Labor Department and USAID Release Data from Collaborative Survey on Child Labor on Cocoa Farms in West Africa
West African Governments and U.S. Chocolate Manufacturers Working Jointly with U.S. to Eliminate Problem
OPA News Release: [07/26/2002]
Contact Name: Bob Zachariasiewicz
Phone Number: (202) 693-4686
WASHINGTON The U.S. Agency for International Development (USAID) and the Labor Department today released key findings that indicate that some 284,000 child laborers work in hazardous conditions on cocoa farms in West Africa, 200,000 of whom work in Côte dIvoire and most of whom work alongside their families. Such hazardous work includes spraying pesticides without personal protection and clearing undergrowth with machetes. There is also evidence that up to 2,500 child workers may have been trafficked for cocoa work in Côte dIvoire and Nigeria.
Deputy Under Secretary for International Labor Affairs Tom Moorhead said, These children are not only working in dangerous jobs, they are also losing the chance for an education. Thats a lose-lose proposition. But with this survey information we can better define the problem and in turn design a better program to address the problem. Most important is that the chocolate manufacturers and the West African governments have been working closely with us to eliminate exploitative child labor in the cocoa industry.
Clearly poverty is the underlying cause for the child labor situation in West Africa, noted Jim Gockowski, the researcher from the International Institute of Tropical Agriculture (IITA) who supervised the USAID-sponsored work.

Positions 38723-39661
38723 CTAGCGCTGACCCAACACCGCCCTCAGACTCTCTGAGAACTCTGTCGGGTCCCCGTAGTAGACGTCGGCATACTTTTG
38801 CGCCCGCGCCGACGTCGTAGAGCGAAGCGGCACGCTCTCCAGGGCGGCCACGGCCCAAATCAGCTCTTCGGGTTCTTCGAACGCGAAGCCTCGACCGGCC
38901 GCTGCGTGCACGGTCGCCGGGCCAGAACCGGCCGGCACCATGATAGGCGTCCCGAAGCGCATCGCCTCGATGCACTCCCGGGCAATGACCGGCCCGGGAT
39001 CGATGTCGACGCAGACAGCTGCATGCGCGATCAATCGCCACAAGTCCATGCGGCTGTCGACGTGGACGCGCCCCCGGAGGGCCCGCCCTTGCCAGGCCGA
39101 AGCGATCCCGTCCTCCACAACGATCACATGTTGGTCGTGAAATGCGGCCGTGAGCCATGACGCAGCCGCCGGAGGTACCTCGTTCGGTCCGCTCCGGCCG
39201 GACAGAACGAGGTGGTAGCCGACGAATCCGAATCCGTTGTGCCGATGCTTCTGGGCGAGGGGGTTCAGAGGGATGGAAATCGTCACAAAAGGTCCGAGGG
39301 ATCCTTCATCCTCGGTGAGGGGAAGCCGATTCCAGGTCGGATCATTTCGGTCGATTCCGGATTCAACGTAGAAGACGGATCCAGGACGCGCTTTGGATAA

The survey is one of the first tasks of a public-private partnership, the Sustainable Tree Crops Program, which seeks to raise the income and quality of life in cocoa-producing communities. The new data will provide information for policy discussions and shape projects.
The International Institute of Tropical Agriculture (IITA) and national research collaborators in Cameroon, Côte dIvoire, Ghana and Nigeria conducted a set of surveys with the support of USAID and USDOL, the global chocolate industry, ILOs International Program on the Elimination of Child Labor (IPEC), and West African governments. The researchers interviewed more than 4,800 farmers, child and adult workers and community leaders for the surveys. Côte dIvoire, Nigeria, Cameroon, and Ghana produce two thirds of the worlds cocoa, with Côte dIvoire alone accounting for 40 percent of the worlds cocoa supply.
A summary of findings on the surveys is available at http://www.iita.org, http://www.usaid.gov, and http://www.dol.gov/ilab now, along with a synthesis of the findings.